Although support for personnel dealing with mental health difficulties has increased in the aviation industry, there is an urgent need to draw attention to the issue of prevention, according to a human factors working group at the Royal Aeronautical Society.

Mental health among pilots became a high-profile matter after the deliberate crash of a Germanwings Airbus A320 in 2015, and a number of other incidents have since underscored its importance.

But a project run by Trinity College Dublin, on psychological wellbeing among aviation workers in Europe, has found high levels of self-reported mental health issues are prevalent in all safety-critical stakeholder groups, not just cockpit crew.

The Royal Aeronautical Society paper says a “coherent approach” to managing and mitigating staff mental health would positively affect key areas of the civil aviation system.

“While the industry is doing more to support staff who are already facing mental health issues, there remains a lack of psychosocial risk management systems to prevent the development of mental health issues in the first place,” says chief executive David Edwards.

Cockpit-c-Unsplash Shandell Venegas

Source: Unsplash/Shandell Venegas

Mental ill-health is not only a concern in the cockpit but other safety-critical areas of aviation

The working group paper queries whether such risks can be monitored and quantified through psychological assessment of safety-critical personnel, in order to improve management strategies.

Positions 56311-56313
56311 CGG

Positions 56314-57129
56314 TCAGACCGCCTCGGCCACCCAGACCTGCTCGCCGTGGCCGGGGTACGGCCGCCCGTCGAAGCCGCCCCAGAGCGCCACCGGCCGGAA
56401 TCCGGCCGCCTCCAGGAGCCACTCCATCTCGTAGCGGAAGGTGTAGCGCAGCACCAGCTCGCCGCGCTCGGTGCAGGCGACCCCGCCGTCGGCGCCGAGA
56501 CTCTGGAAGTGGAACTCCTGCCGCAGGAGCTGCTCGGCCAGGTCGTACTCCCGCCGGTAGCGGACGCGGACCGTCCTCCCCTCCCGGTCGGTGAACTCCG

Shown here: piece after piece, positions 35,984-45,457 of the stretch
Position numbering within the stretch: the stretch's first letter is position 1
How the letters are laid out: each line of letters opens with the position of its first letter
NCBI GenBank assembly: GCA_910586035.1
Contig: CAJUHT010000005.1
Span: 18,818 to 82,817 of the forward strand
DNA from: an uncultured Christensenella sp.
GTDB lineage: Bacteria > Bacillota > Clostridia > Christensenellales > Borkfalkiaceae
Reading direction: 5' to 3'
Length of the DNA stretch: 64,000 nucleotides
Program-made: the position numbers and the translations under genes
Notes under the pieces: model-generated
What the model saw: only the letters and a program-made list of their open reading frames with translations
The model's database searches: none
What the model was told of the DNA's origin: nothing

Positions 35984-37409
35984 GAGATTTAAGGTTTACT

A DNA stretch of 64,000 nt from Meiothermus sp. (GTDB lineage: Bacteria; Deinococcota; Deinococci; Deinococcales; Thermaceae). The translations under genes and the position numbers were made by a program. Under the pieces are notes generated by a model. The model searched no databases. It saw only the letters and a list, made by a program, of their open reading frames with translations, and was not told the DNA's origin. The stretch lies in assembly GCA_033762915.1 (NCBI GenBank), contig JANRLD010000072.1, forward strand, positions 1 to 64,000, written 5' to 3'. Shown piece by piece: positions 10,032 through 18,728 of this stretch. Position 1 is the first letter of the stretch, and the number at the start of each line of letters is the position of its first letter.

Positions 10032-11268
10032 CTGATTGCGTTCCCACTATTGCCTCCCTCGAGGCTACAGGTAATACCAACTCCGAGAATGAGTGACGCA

It recommends an approach which includes sponsoring research into prevalence of mental ill-health – including the problem of ‘burnout’ – to provide an evidence base that can generate discussion and shape policy.

Similarly research should be encouraged into links between psychosocial risk, mental ill-health and safety-related behaviour in aviation-specific groups, with a view to assessing how – perhaps with technological solutions – monitoring and mitigation can be integrated into safety-management system operation.

Current risk-management initiatives and existing standards could drive the creation of a guidance briefing for the aviation industry, and the establishment of cost-benefit modelling for mental health programmes.

“There is an existing body of evidence that shows that investing in mental health and wellbeing programmes shows a positive return-on-investment with data from non-aviation sectors globally,” the paper states, citing analysis from organisations including Deloitte and McKinsey.

“Mental health and wellbeing of civil aviation staff is a growing issue in maintaining the impressive safety record and operational performance of the sector,” says the working group’s chair, Marc Atheron. The group hopes its paper can provide a “tailwind” to the industry and contribute to developing a more strategic and holistic response to managing risks.